I had my first night of class this past Thursday and I was pleasantly surprised that the (almost) 4 hours of class went by as quickly as they did. In 812 (Managerial Economics), we discussed a case for the majority of class and in 870 (Data Analysis for Managers), we went over the syllabus and then jumped into the course material. I think it will be a good quarter as long as I stay up to date with my work.
Timeline: Sunday, right after dinner I see: the smoke remaining from my cooking I hear: the washing machine in the spin cycle I smell: smoke, go figure… I feel: confused My little cousin asked me recently how a person gets admitted into an MBA program at a top-ranked business school. My short answer was: “I don’t know”.
As I print thirty pages of PowerPoint slides for my courses this week, I can’t help but wonder when PowerPoint became such an integral part of the classroom experience. At the risk of sounding nostalgic (or curmudgeon-like), I am forced to think back to my undergrad experiences. As an engineering student, I only took a handful of courses that utilized PowerPoint as a teaching tool and I occasionally used it as an aid for my own oral presentations. However, it was far from a standard part of every classroom.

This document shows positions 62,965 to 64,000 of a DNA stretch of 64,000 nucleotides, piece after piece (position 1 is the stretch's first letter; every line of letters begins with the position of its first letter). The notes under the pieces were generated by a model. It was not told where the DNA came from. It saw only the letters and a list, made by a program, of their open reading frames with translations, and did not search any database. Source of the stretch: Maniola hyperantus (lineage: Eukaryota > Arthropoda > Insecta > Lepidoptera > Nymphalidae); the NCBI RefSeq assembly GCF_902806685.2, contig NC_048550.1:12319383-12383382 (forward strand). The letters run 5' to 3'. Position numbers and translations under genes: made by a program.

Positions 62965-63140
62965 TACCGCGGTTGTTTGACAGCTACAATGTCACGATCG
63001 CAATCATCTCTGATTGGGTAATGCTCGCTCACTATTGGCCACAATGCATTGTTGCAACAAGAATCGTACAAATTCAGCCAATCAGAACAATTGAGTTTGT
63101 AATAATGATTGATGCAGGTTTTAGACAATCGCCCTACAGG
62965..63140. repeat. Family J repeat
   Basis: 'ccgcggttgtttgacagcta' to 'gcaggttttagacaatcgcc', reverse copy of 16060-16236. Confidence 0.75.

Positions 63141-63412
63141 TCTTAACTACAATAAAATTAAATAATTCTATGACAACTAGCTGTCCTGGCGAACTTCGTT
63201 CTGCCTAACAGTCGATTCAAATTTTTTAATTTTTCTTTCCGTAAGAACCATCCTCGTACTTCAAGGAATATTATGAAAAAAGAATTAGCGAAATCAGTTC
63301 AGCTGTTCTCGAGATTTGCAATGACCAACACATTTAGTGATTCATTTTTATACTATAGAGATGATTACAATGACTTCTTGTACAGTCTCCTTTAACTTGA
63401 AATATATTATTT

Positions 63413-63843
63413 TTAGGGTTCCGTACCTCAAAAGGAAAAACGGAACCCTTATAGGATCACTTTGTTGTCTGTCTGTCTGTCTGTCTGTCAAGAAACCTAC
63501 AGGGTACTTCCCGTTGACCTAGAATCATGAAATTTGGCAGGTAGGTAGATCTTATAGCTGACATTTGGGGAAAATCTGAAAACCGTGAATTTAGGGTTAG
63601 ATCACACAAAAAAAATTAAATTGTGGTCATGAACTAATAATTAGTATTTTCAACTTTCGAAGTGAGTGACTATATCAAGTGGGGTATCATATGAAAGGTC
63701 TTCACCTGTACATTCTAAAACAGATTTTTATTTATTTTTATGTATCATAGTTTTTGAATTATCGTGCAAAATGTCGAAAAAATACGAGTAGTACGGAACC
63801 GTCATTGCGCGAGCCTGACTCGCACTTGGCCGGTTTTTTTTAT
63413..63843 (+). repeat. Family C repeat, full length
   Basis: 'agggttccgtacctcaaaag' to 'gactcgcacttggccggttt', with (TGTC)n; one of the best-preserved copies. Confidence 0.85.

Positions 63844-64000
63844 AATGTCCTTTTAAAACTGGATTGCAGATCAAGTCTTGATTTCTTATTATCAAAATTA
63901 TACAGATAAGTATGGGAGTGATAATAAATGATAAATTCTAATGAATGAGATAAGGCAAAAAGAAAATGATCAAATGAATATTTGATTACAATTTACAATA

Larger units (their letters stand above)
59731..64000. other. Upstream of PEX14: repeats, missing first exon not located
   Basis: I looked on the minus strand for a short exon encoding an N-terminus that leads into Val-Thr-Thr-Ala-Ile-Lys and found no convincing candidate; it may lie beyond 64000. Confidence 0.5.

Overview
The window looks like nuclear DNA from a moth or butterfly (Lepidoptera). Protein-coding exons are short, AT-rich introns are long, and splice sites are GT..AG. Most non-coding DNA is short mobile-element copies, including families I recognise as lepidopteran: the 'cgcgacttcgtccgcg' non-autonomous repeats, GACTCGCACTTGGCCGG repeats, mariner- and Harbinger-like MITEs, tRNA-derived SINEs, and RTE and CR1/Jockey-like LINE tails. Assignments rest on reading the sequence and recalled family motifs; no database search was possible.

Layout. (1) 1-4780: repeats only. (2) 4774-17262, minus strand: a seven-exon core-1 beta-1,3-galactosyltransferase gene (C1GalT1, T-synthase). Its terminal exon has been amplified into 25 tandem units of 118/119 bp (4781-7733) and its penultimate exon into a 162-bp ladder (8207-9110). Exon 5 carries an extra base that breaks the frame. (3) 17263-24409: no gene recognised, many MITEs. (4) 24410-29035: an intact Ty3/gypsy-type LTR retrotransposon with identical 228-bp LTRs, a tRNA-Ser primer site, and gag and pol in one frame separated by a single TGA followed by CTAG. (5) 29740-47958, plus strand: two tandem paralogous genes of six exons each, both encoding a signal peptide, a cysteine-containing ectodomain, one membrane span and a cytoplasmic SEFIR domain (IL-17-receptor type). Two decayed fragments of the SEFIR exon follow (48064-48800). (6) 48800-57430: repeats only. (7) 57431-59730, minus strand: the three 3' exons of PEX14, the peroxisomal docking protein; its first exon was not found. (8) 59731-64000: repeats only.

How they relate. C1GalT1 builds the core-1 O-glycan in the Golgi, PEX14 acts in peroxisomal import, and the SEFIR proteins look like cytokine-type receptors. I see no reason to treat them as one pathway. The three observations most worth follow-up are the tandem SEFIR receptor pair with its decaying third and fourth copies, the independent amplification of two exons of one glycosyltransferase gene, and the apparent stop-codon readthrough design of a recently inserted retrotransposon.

Time flies by. Here comes the first week of my MBA study, and the first month of staying in USA for the first time. My life seems never ever to be so exciting, fulfilling, and interesting:
As another quarter (and another school year) starts I can feel a sense of excitement on campus. I trudge through the hustle, bustle and usual parking hassles. Sitting in my Data Analysis class I can pinpoint the first quarter newcomers versus the rest of us veterans. The wide-eyed newbies have a trying-to-take-it-all-in look as they rigidly sit waiting for the professor to start talking. Some still are wearing their MBA candidate name plates they received in orientation. They are freshmen once again ready to be hazed by the flames of graduate coursework. One the other side